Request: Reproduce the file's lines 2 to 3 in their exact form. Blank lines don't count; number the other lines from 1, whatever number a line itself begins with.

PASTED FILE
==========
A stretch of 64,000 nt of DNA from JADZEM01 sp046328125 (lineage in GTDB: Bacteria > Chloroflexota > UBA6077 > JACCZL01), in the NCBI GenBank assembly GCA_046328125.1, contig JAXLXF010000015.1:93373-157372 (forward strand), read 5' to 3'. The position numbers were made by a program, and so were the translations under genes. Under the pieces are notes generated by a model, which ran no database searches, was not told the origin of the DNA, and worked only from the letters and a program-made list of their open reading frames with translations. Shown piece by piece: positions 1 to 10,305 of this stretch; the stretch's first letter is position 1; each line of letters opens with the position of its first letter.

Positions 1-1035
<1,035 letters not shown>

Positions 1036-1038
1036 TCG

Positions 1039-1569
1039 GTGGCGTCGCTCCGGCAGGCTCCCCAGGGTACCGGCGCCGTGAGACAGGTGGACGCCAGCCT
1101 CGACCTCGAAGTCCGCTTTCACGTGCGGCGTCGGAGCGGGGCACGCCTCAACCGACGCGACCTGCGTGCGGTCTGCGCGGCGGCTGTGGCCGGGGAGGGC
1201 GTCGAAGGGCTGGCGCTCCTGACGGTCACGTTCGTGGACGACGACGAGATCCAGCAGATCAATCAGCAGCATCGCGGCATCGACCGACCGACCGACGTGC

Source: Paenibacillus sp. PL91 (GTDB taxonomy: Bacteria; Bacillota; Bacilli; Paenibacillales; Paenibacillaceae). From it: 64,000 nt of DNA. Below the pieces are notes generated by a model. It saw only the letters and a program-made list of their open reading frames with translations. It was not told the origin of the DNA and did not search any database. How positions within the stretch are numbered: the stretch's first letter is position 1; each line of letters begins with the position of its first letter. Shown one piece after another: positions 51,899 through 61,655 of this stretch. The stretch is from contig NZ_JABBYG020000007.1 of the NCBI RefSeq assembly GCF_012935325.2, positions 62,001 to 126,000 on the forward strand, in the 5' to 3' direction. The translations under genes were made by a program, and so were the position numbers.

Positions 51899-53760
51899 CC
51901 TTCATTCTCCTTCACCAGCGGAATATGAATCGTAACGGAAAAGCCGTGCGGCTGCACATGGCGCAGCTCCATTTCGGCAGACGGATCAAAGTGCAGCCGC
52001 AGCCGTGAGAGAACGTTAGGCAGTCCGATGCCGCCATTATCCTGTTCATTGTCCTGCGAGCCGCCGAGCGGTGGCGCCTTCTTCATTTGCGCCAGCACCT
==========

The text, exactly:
Positions 1-1035
<1,035 letters not shown>